I believe that 'spiritual materialism', while legitimate and innocuous as a concept in itself, was used as a tool, a not so subtle technique of mind control to instill fear and dependence into Trungpa's cult. This can, in fact, be considered the negative side of satipatthana ("mindfulness") and satti sampajanna ('clear comprehension'). It is easy for a spiritual teacher entrusted with intimate personal details to take advantage of the disciple by slowly wrapping him/her into a net made of shame and guilt that only the teacher himself can unwrap. To tell the student that their attraction to spirituality is inauthentic and needs to be 'realigned'. I imagine that falling under sway of someone like that is like growing up in an abusive family - perpetuating a fundamental ignorance and lack of integrity which need to be exorcised eventually. The worrisome detail here is that the Tibetan hierarchy, like the Catholic church of today, refused to condemn the wayward tulku despite ample reports about goings-on at Naropa. Sadly, when it comes to spirituality we are on our own, depending on our own moral compass, gut feelings and integrity. I'd suspect that the more one strays from simple ethics-based practices towards the 'energetic' end of the spiritual spectrum, the more dangerous the territory. Anyways, at least one person seems to have escaped with her skin and inner compass intact - Pema Chodron, whom I respect deeply. She to this day refuses to discuss Trungpa's misdeeds which i guess is a credit to her... and him.
Psychologically speaking, Trungpa's behavior is easy to understand. We're talking about a young boy, taken away from his mother and family and raised in the highly misogynistic all-male environment of the monastery. Indoctrinated by the belief in the "power of divine incarnation". Tulkus are raised through cognitive dissonance: women are polluting, they are an obstacle to practice, at best women can serve others and at worst they are a nuisance - yet women are also transformed into dakinis, female aspects of being that men must associate with in order to reach enlightenment. Right there is the recipe for abuse, as explained so eloquently by June Campbell. As a semidivine Being, the tulku can do anything he wants. And Trungpa did.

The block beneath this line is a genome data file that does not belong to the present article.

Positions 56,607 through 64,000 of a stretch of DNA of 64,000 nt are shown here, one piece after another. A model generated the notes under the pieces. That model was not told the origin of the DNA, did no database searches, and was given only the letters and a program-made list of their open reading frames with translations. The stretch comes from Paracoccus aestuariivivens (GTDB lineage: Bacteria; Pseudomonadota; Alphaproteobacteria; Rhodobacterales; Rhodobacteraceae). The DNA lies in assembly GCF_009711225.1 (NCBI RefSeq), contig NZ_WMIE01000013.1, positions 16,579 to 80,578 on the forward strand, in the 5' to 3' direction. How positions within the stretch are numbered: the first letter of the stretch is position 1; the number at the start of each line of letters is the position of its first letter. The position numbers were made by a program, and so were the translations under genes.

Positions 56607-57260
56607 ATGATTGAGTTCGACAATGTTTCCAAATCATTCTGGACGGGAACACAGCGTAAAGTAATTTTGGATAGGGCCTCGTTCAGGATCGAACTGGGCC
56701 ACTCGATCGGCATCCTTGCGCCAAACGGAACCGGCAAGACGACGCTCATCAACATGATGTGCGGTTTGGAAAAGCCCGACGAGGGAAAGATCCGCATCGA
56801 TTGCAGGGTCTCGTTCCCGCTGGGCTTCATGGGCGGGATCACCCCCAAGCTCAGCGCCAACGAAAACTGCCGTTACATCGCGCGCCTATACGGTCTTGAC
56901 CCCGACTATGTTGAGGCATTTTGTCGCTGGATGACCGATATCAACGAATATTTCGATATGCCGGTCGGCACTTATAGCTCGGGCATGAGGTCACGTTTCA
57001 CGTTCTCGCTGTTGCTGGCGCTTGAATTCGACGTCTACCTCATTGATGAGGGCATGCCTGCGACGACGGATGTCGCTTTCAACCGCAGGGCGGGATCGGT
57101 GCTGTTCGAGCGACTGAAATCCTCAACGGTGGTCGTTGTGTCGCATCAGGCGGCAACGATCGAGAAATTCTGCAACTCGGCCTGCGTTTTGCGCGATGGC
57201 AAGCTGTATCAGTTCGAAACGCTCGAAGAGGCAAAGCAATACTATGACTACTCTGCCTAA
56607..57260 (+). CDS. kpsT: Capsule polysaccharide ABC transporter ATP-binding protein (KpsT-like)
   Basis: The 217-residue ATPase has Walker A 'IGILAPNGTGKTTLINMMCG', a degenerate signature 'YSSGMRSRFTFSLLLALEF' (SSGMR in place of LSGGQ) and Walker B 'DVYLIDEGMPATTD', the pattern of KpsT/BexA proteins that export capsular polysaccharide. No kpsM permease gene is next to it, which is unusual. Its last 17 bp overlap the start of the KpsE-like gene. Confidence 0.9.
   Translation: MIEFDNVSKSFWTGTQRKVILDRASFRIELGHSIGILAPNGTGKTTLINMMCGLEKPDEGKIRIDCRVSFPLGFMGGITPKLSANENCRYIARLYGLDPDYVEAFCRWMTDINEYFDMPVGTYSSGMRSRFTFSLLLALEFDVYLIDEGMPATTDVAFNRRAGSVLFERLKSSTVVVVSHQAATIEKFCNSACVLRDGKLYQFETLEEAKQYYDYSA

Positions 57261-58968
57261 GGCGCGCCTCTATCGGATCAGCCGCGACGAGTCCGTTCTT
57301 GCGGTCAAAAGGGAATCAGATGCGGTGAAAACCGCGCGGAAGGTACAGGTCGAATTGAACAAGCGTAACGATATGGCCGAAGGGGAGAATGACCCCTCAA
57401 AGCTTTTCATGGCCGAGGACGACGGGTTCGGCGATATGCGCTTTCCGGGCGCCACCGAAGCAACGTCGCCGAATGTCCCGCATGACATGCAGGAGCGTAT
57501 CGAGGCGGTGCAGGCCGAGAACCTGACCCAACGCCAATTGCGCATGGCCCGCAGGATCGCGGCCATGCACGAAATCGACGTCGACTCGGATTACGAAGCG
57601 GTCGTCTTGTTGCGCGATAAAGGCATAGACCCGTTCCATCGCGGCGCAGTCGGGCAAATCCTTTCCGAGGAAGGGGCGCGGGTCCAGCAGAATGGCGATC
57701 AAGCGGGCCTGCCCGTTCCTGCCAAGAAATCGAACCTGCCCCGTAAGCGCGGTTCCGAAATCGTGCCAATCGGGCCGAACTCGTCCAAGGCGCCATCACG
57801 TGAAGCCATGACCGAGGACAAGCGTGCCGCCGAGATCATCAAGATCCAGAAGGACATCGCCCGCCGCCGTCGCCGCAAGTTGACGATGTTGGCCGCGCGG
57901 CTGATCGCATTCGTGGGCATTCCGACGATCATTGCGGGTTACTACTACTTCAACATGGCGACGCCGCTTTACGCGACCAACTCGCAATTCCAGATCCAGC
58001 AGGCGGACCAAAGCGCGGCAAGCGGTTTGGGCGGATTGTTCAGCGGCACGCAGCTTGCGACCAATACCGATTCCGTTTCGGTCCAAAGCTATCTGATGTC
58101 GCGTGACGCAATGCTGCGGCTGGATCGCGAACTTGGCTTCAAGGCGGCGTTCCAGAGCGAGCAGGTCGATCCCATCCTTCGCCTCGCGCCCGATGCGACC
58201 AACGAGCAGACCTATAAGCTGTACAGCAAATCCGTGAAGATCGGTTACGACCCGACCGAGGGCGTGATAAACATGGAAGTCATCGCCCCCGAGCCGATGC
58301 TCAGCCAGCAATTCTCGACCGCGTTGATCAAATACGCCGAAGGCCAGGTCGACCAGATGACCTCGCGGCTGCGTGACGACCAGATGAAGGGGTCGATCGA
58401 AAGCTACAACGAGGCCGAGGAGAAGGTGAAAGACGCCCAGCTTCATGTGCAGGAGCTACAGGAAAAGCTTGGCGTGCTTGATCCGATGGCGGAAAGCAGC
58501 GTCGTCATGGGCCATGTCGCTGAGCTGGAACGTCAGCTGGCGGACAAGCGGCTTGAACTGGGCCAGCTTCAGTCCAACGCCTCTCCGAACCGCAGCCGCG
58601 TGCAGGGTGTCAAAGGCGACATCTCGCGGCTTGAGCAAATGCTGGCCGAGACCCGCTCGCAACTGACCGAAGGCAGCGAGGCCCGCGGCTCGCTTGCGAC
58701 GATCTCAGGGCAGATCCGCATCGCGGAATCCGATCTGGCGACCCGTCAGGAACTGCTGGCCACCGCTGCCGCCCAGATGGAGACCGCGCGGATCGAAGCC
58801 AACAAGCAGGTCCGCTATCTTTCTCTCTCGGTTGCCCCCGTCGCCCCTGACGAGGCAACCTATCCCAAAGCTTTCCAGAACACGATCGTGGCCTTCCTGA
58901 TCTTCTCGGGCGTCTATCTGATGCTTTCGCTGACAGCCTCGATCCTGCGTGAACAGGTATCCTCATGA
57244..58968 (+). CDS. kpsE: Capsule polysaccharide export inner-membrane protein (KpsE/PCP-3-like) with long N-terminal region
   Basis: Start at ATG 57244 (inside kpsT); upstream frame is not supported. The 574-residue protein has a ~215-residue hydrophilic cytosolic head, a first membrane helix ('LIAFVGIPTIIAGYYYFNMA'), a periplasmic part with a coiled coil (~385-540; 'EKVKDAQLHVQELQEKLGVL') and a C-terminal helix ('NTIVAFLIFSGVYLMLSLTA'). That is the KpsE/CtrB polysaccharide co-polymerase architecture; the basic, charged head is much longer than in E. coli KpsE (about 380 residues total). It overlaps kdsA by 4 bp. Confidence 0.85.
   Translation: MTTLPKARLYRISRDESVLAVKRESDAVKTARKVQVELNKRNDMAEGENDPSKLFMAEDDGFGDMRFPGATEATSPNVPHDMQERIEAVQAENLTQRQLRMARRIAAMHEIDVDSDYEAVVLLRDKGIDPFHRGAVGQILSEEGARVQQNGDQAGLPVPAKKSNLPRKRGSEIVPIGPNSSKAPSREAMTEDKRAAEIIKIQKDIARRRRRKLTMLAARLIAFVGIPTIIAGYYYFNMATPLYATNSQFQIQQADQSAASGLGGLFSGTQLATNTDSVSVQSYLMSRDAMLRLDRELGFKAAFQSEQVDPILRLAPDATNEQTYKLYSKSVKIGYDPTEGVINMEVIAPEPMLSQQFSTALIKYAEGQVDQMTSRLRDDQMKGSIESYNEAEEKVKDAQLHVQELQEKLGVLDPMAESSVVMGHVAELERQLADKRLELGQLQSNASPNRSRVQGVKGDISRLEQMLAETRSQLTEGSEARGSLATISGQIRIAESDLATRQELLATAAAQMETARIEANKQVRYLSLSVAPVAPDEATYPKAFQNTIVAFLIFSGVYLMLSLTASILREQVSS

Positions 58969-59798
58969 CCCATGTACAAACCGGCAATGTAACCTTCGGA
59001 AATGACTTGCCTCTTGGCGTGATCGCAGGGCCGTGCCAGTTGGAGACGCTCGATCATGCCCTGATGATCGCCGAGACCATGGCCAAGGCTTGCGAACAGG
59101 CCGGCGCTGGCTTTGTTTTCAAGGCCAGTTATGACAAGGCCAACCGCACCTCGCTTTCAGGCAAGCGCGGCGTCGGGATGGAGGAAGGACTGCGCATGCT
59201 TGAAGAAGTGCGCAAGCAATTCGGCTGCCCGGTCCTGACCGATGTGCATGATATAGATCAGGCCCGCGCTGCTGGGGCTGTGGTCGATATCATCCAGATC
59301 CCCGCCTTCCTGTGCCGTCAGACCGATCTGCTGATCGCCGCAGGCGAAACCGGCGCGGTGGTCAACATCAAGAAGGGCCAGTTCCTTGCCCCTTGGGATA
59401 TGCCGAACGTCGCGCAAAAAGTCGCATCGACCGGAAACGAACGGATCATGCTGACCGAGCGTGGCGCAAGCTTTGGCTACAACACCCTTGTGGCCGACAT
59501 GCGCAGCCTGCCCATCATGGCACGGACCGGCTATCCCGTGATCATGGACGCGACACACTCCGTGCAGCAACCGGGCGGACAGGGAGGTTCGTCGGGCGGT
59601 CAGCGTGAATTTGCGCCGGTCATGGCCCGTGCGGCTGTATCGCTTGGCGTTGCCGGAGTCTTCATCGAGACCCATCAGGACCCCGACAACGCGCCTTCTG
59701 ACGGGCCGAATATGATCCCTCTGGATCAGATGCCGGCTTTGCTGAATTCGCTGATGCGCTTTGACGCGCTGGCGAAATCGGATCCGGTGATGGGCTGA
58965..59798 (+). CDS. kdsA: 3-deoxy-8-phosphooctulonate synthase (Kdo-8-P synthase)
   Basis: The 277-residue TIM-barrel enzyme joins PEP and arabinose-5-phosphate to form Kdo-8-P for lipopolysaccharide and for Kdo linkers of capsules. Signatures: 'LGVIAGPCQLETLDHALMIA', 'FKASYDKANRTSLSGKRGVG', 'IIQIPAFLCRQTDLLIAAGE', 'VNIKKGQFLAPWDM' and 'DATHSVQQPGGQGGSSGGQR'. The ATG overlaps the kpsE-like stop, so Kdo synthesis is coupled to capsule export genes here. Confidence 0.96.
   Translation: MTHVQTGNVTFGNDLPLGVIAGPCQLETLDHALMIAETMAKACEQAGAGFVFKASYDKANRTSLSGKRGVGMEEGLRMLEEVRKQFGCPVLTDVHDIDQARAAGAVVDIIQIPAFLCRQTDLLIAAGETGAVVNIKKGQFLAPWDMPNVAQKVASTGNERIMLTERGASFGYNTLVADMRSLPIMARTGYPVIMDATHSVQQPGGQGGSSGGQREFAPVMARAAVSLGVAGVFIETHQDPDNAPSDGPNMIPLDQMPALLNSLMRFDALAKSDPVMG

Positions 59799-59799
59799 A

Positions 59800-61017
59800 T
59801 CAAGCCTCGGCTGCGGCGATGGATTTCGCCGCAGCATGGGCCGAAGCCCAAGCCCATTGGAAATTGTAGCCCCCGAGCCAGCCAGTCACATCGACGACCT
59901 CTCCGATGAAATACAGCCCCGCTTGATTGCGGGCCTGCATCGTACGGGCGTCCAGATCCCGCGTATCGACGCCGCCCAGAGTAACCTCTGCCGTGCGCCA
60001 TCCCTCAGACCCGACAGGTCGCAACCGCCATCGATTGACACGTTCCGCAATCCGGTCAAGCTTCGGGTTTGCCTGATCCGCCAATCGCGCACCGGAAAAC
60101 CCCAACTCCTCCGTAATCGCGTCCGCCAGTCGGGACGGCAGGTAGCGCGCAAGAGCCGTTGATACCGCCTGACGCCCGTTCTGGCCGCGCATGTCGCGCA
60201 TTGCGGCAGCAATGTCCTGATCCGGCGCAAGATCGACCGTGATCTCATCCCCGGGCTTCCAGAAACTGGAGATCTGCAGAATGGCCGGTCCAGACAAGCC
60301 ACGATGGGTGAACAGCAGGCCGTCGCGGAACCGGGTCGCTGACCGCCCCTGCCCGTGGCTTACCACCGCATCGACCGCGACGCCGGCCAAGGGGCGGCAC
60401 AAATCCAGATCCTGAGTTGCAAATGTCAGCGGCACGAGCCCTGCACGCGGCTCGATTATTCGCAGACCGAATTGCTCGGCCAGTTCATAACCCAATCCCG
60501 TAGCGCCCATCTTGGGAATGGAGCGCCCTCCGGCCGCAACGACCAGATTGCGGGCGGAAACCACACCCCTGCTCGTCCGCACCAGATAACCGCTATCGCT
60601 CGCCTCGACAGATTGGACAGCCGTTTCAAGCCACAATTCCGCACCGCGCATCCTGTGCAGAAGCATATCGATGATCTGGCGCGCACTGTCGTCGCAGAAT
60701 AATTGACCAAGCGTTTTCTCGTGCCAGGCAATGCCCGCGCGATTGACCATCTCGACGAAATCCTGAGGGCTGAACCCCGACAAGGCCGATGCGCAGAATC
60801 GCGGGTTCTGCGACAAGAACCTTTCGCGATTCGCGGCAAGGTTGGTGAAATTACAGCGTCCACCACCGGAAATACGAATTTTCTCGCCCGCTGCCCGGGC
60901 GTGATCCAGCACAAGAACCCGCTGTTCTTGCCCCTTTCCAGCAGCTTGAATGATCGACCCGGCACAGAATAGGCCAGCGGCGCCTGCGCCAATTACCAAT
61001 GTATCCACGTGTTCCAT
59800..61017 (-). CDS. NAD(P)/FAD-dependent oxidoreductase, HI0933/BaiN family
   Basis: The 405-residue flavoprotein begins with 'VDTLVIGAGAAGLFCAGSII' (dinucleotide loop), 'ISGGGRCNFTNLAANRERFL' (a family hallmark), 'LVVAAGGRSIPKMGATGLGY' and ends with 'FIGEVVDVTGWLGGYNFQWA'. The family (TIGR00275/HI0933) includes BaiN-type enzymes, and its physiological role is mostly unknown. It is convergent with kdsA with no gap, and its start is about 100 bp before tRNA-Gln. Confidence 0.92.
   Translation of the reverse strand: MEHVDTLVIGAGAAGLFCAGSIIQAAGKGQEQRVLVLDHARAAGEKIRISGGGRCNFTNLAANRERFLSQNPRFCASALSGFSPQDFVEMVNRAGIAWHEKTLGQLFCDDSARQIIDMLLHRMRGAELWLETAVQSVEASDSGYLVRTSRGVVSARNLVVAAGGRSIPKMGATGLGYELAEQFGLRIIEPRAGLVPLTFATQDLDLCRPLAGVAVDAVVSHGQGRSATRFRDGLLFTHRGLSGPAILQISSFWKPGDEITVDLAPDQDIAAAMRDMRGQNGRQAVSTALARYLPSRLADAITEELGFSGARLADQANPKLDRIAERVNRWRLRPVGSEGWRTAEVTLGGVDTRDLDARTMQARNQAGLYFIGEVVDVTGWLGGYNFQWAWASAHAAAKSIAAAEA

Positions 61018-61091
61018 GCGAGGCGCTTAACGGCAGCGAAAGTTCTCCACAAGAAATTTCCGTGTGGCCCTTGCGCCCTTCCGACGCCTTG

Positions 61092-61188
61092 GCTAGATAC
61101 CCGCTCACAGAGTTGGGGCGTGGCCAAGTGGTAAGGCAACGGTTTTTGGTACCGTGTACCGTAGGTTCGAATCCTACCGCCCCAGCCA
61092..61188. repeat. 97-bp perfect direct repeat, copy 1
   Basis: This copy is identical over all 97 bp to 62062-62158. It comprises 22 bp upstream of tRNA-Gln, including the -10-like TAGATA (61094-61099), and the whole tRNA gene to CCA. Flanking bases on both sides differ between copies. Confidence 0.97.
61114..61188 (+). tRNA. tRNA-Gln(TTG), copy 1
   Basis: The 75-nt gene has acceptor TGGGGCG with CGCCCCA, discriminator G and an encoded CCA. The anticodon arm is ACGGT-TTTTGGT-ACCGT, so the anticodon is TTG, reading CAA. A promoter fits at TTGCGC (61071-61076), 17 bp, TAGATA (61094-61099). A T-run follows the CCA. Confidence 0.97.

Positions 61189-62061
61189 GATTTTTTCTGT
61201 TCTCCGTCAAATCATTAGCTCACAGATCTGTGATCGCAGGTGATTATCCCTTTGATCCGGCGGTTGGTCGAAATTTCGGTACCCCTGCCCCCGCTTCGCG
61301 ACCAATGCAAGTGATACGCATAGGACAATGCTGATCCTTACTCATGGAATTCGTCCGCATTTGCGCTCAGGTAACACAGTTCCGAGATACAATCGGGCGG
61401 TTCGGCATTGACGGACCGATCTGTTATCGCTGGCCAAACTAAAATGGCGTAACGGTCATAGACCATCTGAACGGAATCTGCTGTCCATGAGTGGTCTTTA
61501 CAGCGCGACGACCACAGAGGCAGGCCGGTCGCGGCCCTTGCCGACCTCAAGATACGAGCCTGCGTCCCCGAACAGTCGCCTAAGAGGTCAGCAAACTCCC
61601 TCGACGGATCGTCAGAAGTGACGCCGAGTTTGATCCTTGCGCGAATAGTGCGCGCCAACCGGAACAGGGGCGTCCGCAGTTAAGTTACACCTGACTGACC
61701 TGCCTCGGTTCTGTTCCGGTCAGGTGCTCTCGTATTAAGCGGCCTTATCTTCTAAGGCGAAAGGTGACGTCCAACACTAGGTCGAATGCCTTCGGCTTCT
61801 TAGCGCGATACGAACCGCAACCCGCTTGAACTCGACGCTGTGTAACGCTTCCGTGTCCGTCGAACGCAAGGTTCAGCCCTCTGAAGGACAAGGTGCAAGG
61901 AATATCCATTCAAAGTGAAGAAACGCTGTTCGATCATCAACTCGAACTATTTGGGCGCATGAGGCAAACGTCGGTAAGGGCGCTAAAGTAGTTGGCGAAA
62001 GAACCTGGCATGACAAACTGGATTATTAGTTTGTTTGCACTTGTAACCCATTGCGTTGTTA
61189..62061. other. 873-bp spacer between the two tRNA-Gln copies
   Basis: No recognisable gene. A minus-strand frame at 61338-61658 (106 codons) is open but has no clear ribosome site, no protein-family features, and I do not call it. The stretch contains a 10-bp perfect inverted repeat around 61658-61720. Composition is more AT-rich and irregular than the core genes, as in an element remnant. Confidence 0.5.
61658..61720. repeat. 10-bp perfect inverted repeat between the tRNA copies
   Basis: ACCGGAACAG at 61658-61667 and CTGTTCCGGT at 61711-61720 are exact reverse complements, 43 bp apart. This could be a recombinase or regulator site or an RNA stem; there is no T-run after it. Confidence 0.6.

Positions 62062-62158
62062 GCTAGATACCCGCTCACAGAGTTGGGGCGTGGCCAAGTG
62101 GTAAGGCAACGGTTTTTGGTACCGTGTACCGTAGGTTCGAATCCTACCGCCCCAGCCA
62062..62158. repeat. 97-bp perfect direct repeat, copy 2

This book is worth reading because it represents one of the milestones of Tibetan permeation of the Western spiritual landscape and may have interesting (hypothetical) connections to ideas discussed by Gurdjieff and Castaneda. It also points at a dead end, as "an attempt of an overgrown child to reconstruct for himself a kingdom according to whim" (Marin, 1995). There are/were other, true, beacons of light in the Tibetan community like Tarthang, Mingyur, Chagdud, Tenzin Wangyal and HH Tenzin Gyatso. It is the Who, not What, that matters.
Along with Osho (Rajneesh) and Adi Da (Bubba Free John), Trungpa "crashed and burned," a victim of self-destructive behavior. In Trungpa's case, it was alcohol (liver disease) that dug him an early grave, and in addition to his wild boozing, Trungpa was also heavy cigarette smoker notorious for wild sexing and abusive behavior of his students. His misbehavior was rationalized as "Crazy Wisdom."
Trungpa's hand-picked Dharma-successor was Osel Tendzin (author of "Buddha in the Palm of your Hand"). Tendzin, a homosexual, contracted AIDS, and even after he knew he had the disease, continued to have unprotected sex with some of his students, thereby infecting them.
What is especially significant about Trungpa's and Tendzin's behavior is that their teachings emphasize the importance of a "spiritual friend" (or guru) whom one totally trusts and serves. In "Cutting Through Spiritual Materialism," Trungpa makes it clear that a "spiritual friend" is absolutely necessary. He writes: